Two Jewish organizations that had initially joined the Combat Antisemitism Movement—the national umbrella group for the Federations, and the JCPA—both withdrew their support in protest. Feeling outside pressure, the Combat Antisemitism Movement removed the video from its website.

The message was made clear: As long as neo-Nazis and alt-right agitators can be blamed for the acts of Jew-hatred in Charlottesville (2017), Pittsburgh (2018) and Poway (2019), Jewish leaders will offer their full-throated condemnation. But if more widespread acts of violence are attributed to Islamists and persons of color, then the protocols of political correctness take over, and Jewish leadership will roll over.

But aren’t all forms of antisemitism equally objectionable and potentially lethal? Historically, Jew-hatred was color-blind. Today it has become two-tiered: the antisemitism of white supremacists is condemned; the same conduct from people of color, apparently, is excused.

Principled leadership and moral clarity would allow for no such license. And judging from the experience of European Jewry, there is more to fear from marauding Muslims than Nazi wannabees.

Playing favorites these days should come as no surprise. The Jewish community’s call to arms, “tikkun olam,” is a rallying cry for victimhood established by the progressive left—with Jewish concerns notably exempted. Social justice means Black Lives Matter, the Green New Deal, Free Palestine, the pardoning of pronouns, the paroling of immigrants, the liberation of women’s bodies and the male womb and, of course, saving the whales.

Saving Jews … not so much.

Judaism has become less an organized religion than an exercise in moral narcissism. Virtue signaling supersedes the Shema. Jews are too caught up in DEI dogma (“Diversity, Equity and Inclusion”) and white privilege culpability to proclaim themselves the Chosen People anymore. Through the eyes of identity politics, they are just another splinter group within the oppressor class. And despite a history that suggests otherwise, they have no claims to minority status.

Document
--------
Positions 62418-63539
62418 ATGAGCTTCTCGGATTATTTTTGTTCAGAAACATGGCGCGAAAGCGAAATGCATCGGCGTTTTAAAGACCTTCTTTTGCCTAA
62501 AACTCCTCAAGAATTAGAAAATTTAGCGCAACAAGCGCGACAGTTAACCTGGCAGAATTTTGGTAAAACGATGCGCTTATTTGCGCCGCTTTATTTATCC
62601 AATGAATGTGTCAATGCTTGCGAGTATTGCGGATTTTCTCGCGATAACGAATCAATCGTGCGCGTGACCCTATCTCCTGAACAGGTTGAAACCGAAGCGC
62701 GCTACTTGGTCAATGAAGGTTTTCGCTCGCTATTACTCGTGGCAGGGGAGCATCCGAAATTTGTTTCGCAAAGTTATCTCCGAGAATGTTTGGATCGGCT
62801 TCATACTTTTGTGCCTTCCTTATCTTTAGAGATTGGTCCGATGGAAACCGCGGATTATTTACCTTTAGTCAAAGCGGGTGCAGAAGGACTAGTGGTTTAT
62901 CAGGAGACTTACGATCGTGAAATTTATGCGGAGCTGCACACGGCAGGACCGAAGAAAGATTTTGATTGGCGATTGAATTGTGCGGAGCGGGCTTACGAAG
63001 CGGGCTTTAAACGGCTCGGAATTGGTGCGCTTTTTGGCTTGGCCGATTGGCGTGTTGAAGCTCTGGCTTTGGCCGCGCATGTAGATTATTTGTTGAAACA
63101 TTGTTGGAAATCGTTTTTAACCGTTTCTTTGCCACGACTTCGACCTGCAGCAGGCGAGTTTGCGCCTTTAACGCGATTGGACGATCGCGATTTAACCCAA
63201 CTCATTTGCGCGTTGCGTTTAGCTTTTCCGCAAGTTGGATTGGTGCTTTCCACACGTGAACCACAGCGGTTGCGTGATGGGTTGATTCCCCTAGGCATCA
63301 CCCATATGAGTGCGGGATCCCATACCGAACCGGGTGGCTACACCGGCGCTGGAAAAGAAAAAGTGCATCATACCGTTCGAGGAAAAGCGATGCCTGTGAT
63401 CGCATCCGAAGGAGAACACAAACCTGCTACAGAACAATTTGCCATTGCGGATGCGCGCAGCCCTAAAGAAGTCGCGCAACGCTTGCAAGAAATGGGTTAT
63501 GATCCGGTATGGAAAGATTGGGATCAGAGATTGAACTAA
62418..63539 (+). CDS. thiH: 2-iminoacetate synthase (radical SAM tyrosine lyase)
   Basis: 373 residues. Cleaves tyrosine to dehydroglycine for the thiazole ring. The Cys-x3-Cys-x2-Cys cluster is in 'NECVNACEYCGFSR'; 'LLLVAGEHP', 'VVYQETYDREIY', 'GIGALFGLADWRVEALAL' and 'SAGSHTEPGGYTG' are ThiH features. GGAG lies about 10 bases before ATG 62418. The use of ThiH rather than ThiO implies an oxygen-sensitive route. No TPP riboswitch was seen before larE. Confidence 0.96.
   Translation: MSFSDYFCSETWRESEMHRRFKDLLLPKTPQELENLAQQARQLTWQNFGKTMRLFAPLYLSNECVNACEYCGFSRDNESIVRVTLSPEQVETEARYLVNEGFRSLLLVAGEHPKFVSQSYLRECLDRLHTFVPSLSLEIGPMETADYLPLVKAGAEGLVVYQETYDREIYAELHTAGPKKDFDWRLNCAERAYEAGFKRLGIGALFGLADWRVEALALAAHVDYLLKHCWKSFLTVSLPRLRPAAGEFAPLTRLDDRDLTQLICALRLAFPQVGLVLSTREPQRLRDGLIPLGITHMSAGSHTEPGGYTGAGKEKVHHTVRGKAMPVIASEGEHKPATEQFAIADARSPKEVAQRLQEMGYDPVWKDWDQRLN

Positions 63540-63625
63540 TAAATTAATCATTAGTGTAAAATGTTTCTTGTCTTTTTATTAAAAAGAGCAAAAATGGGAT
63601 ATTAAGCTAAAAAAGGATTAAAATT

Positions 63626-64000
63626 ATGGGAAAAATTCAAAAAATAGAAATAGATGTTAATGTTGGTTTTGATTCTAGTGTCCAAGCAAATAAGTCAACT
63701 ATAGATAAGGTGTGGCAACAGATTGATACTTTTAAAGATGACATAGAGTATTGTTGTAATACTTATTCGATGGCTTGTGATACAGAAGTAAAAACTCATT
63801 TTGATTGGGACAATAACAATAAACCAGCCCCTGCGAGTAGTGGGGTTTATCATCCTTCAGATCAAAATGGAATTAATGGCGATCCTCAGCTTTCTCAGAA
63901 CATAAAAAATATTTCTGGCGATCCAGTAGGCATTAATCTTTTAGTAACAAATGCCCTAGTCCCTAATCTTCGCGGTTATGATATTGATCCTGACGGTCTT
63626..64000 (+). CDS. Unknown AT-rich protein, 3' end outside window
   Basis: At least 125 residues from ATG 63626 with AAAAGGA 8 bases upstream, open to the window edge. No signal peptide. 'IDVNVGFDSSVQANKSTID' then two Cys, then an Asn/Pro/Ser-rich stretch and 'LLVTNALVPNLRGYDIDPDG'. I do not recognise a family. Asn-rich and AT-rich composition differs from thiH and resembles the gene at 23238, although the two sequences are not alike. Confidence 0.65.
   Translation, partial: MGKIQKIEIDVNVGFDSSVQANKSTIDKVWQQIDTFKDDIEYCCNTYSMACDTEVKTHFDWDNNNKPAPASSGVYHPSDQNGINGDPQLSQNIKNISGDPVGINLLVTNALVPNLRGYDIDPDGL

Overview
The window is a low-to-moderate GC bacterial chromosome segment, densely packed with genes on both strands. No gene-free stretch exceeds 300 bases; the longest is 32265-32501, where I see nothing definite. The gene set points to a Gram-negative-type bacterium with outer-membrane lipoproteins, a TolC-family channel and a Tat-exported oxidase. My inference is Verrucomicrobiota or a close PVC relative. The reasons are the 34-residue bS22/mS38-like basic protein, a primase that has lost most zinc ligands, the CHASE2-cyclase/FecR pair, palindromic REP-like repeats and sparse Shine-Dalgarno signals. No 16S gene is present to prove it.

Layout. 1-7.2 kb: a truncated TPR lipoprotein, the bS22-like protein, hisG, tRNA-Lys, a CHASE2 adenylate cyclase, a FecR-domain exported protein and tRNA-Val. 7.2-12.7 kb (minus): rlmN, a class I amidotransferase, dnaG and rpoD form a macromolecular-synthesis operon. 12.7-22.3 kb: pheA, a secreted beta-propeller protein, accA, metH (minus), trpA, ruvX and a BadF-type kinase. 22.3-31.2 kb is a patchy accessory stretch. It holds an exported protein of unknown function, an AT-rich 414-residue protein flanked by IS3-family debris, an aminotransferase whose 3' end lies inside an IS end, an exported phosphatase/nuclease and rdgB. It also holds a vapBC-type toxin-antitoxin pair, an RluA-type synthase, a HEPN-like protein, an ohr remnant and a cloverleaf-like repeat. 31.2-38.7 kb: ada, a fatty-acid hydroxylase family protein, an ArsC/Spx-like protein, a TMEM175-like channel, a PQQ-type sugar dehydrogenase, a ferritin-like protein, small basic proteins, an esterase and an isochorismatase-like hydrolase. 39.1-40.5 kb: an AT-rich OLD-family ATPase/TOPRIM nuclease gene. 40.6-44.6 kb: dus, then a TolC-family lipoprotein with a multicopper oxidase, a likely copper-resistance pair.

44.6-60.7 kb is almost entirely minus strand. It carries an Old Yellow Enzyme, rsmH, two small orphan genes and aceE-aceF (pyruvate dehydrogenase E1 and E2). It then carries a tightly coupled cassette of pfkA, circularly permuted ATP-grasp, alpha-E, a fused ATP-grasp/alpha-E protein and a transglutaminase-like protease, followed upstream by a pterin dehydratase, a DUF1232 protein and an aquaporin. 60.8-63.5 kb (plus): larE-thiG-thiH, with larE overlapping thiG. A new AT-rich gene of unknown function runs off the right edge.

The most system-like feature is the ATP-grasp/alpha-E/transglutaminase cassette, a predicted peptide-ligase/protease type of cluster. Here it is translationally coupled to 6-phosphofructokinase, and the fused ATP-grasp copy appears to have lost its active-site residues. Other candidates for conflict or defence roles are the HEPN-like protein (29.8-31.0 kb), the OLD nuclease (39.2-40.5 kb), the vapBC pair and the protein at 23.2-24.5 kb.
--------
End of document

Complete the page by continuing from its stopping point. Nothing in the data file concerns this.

And making matters worse, Jews are pathetically obtuse to the real threats that endanger them. An oblivion born of the banality of Los Angeles’ Beverly Grove, New York’s Diamond District, and Miami’s Bal Harbour—until Jews living there were beaten in the spring of 2021, ostensibly blamed for Israel’s retaliation against the meteor shower of Hamas rockets.

Who stood up for American Jews then?

The lesson is never learned. Dots go unconnected. Patterns patronized. Threats ignored. Should Jews take the ayatollahs of Iran seriously? What about the toxic antisemitic “scholarship” dispensed in universities?  And, of course, the erosion of solidarity from African-Americans.

No wonder Jewish students on campus are ill-equipped to respond to pernicious libels against Israel, required to publicly denounce a nation most have never visited. Faced with such hostility, and yet without exemplary leadership to emulate. Wandering Jews still wandering, in place, rudderless. No one prepared to answer the call.

Ominous signs are everywhere. Iran spins centrifuges. Palestinians celebrate terror. The United States rejoins UNESCO. Louis Farrakhan still, shockingly, a welcomed guest. Commencements speakers, Middle East Studies departments and critical race theorists brainwash students—in a woke world, anti-racism allows for antisemitism, just like the Combat Antisemitism Movement’s video intimated.

Meanwhile, the Jewish house is divided, and everyone is fast asleep.

Originally published by The Jewish Journal.

The opinions and facts presented in this article are those of the author, and neither JNS nor its partners assume any responsibility for them.